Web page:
Join MIT’s Global Climate Change Conversation

by Nancy DuVergne Smith on November 13, 2014 · 10 comments

in Alumni Life, Energy, Public Service

How can MIT make a significant positive contribution to address climate change?

Former Secretary of State George Shultz PhD ’49 is a vocal proponent of action to combat climate change.

Former Secretary of State George Shultz PhD ’49 is a vocal proponent of action to combat climate change.

That’s the kind of chewy, global question MIT people like—and it is being asked by the newly formed Committee on the MIT Climate Change Conversation in an initiative announced this week. The answers are to come from the MIT campus community and alumni worldwide.

Right away, you can add your ideas to the conversation about what can be done in the areas of research, education, campus operations, finance, and policy. Alumni can log in through their Infinite Connection accounts to read comments already in the Idea Bank. Later in November, you can take part in a Climate Change Survey and the results will help determine a series of public forums in the spring.

Meanwhile, you can keep up with climate news:

Committee chair Roman Stocker, an associate professor of civil and environmental engineering, says the Institute community is a great source for ideas about new educational initiatives, both at MIT and edX, as well as new opportunities for research and improvements to campus infrastructure and operations.

“The global nature of this problem and the amount of debate and polarization that surround it are daunting, but the premise of the committee is that the complexity of the problem is uniquely suited for MIT, given our strong problem-solving ethos, and that a leading technical institution can have unique roles to play in responding to the climate crisis,” he said in an MIT News office interview.

{ 10 comments… read them below or add one }

Jim November 13, 2014 at 10:32 am

MIT should do a research project on what the global impact would be if every alumni of the Institute employed best practices against climate change: first in our personal lives alone, and then with our extended families, and then if we did the same in the businesses we run or organizations within which we have significant power.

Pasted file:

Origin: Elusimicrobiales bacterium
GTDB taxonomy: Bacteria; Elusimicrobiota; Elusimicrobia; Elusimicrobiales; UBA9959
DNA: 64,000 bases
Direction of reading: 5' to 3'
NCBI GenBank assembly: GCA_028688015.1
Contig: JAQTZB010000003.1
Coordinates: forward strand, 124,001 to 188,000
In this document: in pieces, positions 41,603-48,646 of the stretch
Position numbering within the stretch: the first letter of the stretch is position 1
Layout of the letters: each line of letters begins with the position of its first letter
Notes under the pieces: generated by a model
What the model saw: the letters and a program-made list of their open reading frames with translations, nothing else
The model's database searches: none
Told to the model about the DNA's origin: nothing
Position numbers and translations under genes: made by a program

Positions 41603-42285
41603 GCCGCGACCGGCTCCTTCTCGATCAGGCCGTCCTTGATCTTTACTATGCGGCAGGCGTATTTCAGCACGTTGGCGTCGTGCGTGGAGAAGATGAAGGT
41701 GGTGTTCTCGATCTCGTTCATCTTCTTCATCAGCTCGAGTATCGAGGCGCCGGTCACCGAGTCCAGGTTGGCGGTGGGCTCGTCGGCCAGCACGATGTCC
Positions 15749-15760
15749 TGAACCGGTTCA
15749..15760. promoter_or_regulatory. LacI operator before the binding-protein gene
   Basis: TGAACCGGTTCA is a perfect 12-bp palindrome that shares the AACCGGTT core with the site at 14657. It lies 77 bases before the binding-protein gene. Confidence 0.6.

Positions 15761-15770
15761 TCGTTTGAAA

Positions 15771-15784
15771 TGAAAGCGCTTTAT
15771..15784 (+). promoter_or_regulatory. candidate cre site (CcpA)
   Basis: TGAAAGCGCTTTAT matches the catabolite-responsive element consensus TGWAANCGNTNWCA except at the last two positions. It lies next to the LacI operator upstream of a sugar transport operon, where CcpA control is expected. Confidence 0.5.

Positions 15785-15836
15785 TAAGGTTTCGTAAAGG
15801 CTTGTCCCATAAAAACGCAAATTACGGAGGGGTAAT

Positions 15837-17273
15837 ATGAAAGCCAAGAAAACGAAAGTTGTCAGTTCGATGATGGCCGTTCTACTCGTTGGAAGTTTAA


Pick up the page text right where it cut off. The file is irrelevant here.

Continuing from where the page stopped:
Let’s start with ourselves first!! What change can we make as a community within the larger global community??

Reply

Shaba Shams November 13, 2014 at 12:35 pm

Researching and utilising renewable energy more to build green environment and green economy. I am resesrching on green technology and I want to design a green banking solution. Thanks for this fascinating opportunity!

Reply

Dr sairy silva November 13, 2014 at 9:29 pm

A good place to start would be the island of Puerto Rico.

Reply

Kim OBrien November 16, 2014 at 2:06 am

MIT has been talking about biomedical engineering for almost a half a century now. Design a plant (a living plant) that will be able to sequester large amounts of carbon quickly and that requires little human intervention and water. Release it into desert areas after controlled experiments in the wild. If we could than harvest the plant for energy use we would have a complete carbon cycle powered by sunlight.

If we could create new large forests of giant redwoods how much and how quickly could we implement that and how much CO2 would that sequester?

Could we redesign nuclear reactors to be fail safe, modular, and build them in factories instead of custom designs where safety requires correct human intervention.

Reply

John November 20, 2014 at 11:14 pm